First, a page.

The idea of males having an XY chromosome combination and females having XX is simply a fact that we accept. Surely these combinations won’t change? That’s where we could be wrong.

Harrison Carter Physically, the Y chromosome is

an insignificant little thing next to the larger and more impressive X. However, its function is just as important in determining the proteins that lead to men becoming characteristically male. However, from its inception as the male sex chromosome from one of two identical non-sex chromosomes, the Y chromosome has suffered. When the sex chromosomes diverged from one another some millions of years ago, it was necessary to bulk all the malenessdetermining genes on a location on one chromosome, the Y, and the femaleness-determining genes on a location on the other, the X. If recombination (exchanging of genetic material) occurred between these two chromosomes, it either produced males that lacked certain genes, or females with genes that could cause them harm. But stopping recombination had the undesired effect of hiding the gene variants on the Y chromosome from natural selection and letting disadvantageous sequences accumulate. A balance had to be struck between producing fully functioning individuals of either sex and the risk of ‘hitch-hiker’ gene variants passing over to the next generation and exposing them to potential harm. As a result, the majority of the Y chromosome can’t re-combine, and this junk DNA gets an easy ride, weaving

offspring. It is certainly a sorry story for an important chromosome in the continuity of life. We all know both males and females are required for the species to survive. The outlook is negative for the Y chromosome. That’s not to suggest we face a future where males are a rare occurrence. The picture isn’t that frightening. What will happen is x and y chromosomes incredibly inconclusive and unimdown the generations in a linear aginably ambiguous. Many theories fashion. In fact, relative to its size, have been produced. The sex-dethe Y chromosome is essentially termining genes on the Y chromoredundant. some, it has been suggested, could Having already had an uncerlatch onto the X chromosome or tain path through development, others over time. The Y chromoit doesn’t get any easier for the some could spontaneously begin to Y chromosome. Whilst already remove the junk DNA and repair harbouring masses of defective the necessary genes. Or perhaps DNA, the rapid cell divisions dur- females will one day be able to ing sperm cell generation increase produce Y chromosome egg cells the risk of mutation further. The themselves, without having it in Y chromosome, having been ren- their own gene pool. dered unable to re-combine, can’t Overall, this highlights the flush out these mutations. So they fragility of systems in the body that just accumulate. we regard as fundamental. We are Even if the Y chromosome had intrinsically male or female, yet the adapted to dealing with mutated determinants of such characterissections of DNA, the chances of it tics have a choppy and uncertain actually getting into the egg cell are future. We can rest assured that still slim. We all have two copies new sex-determining systems will of each of the 22 non-sex chromo- arise, as has been the case in other somes. Only half the population animals. – the males – have a copy of the One thing’s for sure. We now Y chromosome. According to the have an answer to the time-old laws of probability it wouldn’t be question, are men better than uncommon for the male to conwomen, or vice versa? From a stantly pass down his X chromogenetic perspective, the women get some and produce female the upper-hand. Every single time.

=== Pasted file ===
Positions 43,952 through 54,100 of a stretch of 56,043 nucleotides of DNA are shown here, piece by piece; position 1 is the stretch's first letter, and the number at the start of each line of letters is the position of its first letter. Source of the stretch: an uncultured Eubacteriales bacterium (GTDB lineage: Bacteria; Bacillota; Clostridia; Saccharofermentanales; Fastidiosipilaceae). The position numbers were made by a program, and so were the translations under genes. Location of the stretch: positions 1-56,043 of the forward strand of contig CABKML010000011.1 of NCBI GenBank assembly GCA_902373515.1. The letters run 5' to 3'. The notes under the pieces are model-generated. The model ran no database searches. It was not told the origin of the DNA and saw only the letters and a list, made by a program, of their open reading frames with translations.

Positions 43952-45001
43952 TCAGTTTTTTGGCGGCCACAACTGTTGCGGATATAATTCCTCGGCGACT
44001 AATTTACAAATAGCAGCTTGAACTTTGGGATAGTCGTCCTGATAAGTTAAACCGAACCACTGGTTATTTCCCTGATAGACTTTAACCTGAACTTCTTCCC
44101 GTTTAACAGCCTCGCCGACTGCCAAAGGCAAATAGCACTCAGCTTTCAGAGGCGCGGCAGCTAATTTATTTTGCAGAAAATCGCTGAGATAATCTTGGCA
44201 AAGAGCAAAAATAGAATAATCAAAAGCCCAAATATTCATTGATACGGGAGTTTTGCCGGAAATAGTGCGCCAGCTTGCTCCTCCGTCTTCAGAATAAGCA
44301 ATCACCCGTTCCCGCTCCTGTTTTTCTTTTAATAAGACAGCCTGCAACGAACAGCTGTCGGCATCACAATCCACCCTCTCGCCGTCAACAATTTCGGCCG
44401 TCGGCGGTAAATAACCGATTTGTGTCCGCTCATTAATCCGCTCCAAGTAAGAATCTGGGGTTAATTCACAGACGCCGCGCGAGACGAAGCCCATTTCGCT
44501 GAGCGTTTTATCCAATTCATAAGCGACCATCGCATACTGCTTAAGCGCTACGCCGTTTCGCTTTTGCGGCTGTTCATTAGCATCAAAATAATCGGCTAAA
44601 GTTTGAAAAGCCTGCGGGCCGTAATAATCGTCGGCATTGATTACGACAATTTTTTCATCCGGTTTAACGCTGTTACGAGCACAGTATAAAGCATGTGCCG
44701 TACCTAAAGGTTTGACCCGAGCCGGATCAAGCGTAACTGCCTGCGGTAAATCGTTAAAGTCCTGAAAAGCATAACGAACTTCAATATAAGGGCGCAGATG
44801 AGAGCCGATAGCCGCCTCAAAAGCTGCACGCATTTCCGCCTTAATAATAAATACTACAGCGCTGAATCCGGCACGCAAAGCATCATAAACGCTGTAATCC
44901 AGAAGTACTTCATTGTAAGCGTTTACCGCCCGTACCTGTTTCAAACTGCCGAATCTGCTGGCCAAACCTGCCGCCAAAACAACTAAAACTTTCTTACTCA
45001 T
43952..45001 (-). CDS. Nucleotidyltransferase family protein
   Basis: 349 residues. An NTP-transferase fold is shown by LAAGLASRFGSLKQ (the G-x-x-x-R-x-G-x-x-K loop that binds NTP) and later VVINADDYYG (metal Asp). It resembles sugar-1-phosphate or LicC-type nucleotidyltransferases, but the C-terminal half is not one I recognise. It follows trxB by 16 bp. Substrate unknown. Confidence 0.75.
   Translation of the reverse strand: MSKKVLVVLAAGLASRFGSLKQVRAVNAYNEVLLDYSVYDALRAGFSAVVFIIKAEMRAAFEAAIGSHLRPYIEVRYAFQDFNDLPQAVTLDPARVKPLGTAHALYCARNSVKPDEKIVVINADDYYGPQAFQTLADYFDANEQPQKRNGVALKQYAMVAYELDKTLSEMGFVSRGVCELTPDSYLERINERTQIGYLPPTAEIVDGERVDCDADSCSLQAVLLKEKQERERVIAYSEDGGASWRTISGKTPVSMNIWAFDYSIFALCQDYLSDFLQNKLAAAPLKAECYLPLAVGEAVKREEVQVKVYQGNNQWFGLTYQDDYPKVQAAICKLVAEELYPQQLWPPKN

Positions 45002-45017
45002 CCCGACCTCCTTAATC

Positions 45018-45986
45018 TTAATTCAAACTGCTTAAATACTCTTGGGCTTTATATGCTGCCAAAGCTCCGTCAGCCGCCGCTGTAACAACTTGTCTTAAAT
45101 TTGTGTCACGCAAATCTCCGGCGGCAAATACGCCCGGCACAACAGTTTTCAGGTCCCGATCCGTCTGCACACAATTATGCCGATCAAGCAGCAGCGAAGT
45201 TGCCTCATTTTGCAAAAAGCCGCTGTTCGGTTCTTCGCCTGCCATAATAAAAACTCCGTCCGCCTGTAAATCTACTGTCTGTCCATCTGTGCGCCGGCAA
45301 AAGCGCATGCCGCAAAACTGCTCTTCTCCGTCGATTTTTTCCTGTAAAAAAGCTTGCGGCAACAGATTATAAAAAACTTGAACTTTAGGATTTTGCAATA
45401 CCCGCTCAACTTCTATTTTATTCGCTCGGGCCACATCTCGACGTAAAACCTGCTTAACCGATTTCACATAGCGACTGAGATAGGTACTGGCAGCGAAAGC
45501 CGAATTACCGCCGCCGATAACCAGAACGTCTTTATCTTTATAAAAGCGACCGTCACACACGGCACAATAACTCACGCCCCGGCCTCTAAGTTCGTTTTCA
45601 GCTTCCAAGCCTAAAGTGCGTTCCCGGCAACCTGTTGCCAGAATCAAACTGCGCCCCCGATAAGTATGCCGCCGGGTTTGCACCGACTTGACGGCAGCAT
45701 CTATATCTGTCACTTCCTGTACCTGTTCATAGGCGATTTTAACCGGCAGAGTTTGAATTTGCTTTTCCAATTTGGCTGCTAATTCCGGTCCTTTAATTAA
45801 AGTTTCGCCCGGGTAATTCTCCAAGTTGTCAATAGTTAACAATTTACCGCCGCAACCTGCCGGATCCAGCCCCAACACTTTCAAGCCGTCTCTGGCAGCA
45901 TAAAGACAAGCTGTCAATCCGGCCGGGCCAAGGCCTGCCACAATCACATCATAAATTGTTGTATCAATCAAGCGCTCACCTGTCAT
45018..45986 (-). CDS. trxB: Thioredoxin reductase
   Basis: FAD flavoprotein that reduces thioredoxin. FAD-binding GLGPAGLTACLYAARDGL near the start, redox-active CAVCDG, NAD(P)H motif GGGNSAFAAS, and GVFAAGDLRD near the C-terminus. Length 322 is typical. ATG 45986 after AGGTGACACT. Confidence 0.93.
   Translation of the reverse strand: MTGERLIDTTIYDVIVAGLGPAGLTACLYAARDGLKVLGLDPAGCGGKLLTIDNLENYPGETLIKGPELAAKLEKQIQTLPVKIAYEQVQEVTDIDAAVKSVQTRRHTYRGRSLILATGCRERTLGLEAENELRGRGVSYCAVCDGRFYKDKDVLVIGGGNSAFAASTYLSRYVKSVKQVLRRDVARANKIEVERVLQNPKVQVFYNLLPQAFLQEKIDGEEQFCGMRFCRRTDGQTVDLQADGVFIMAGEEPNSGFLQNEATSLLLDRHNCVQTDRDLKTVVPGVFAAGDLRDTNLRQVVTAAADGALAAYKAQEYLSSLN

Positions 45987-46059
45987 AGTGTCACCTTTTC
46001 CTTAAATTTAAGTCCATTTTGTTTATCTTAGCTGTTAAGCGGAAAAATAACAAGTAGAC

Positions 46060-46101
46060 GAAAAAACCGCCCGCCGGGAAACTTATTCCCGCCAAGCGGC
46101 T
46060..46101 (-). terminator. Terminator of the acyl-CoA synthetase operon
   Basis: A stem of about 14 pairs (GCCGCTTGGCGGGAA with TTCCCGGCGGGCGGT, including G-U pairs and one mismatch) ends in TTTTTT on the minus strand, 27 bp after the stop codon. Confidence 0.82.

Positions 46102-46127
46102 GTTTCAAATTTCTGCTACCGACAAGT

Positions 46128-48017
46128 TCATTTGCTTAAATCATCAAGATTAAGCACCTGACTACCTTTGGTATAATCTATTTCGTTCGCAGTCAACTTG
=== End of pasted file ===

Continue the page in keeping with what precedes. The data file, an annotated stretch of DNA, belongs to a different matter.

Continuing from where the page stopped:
A scanner controversially


Even though few of us have been exposed to the full body scanners employed in airports, most of us have heard of these infamous devices.

Erik Müürsepp

Even though few of us have been

exposed to the full body scanners employed in airports, most of us have heard of these infamous devices. Taking a step beyond traditional metal detectors, these scanners look for weapons, explosives and other threats hidden on a person’s body. Developed in the US and deployed in American airports in 2007 to combat the threat of terrorism, they quickly prompted concerns from the public over their potential privacy and safety risks. There are three different types of machines in use. The first relies on x-ray backscattering to produce a two-dimensional image of the person. Even though this may conjure up images of a typical x-ray machine like those utilised in our hospitals, the similarities are limited to the type of radiation used. Higher in frequency than visible or ultraviolet light, x-rays are aimed at the target, as if taking a chest scan; backscatter scanning then measures the radiation that is reflected off the person. This produces images that resemble chalk outlines of the individual’s body. The second type of technology is known as millimetre wave scanning. Although this also relies on electromagnetic radiation, the frequencies are much lower and are located in the part of the radio spectrum that is employed for everything from heating up our delicacies in microwaves, to tuning in to our favourite radio stations. In airport scanners, these low frequency waves are directed at the